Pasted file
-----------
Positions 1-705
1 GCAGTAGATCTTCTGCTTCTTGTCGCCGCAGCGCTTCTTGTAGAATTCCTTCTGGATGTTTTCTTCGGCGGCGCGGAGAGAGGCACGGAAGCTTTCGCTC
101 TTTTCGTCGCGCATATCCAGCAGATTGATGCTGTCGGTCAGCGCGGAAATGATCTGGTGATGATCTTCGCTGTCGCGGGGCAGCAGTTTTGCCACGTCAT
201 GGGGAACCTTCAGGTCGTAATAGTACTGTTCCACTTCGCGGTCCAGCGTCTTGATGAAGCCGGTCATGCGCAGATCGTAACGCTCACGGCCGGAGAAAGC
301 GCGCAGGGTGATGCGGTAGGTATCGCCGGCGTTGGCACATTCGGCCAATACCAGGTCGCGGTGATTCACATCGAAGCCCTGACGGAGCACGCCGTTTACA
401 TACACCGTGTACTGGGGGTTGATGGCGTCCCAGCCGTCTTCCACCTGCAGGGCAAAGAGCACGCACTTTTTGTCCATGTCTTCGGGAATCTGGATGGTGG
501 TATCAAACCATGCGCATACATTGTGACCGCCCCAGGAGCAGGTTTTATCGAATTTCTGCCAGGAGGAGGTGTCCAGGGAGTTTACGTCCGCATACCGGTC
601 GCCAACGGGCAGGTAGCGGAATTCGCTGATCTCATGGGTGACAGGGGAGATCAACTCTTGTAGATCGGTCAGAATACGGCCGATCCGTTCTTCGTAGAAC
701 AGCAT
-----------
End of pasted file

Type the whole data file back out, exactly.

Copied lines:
Positions 1-705
1 GCAGTAGATCTTCTGCTTCTTGTCGCCGCAGCGCTTCTTGTAGAATTCCTTCTGGATGTTTTCTTCGGCGGCGCGGAGAGAGGCACGGAAGCTTTCGCTC
101 TTTTCGTCGCGCATATCCAGCAGATTGATGCTGTCGGTCAGCGCGGAAATGATCTGGTGATGATCTTCGCTGTCGCGGGGCAGCAGTTTTGCCACGTCAT
201 GGGGAACCTTCAGGTCGTAATAGTACTGTTCCACTTCGCGGTCCAGCGTCTTGATGAAGCCGGTCATGCGCAGATCGTAACGCTCACGGCCGGAGAAAGC
301 GCGCAGGGTGATGCGGTAGGTATCGCCGGCGTTGGCACATTCGGCCAATACCAGGTCGCGGTGATTCACATCGAAGCCCTGACGGAGCACGCCGTTTACA
401 TACACCGTGTACTGGGGGTTGATGGCGTCCCAGCCGTCTTCCACCTGCAGGGCAAAGAGCACGCACTTTTTGTCCATGTCTTCGGGAATCTGGATGGTGG
501 TATCAAACCATGCGCATACATTGTGACCGCCCCAGGAGCAGGTTTTATCGAATTTCTGCCAGGAGGAGGTGTCCAGGGAGTTTACGTCCGCATACCGGTC
601 GCCAACGGGCAGGTAGCGGAATTCGCTGATCTCATGGGTGACAGGGGAGATCAACTCTTGTAGATCGGTCAGAATACGGCCGATCCGTTCTTCGTAGAAC
701 AGCAT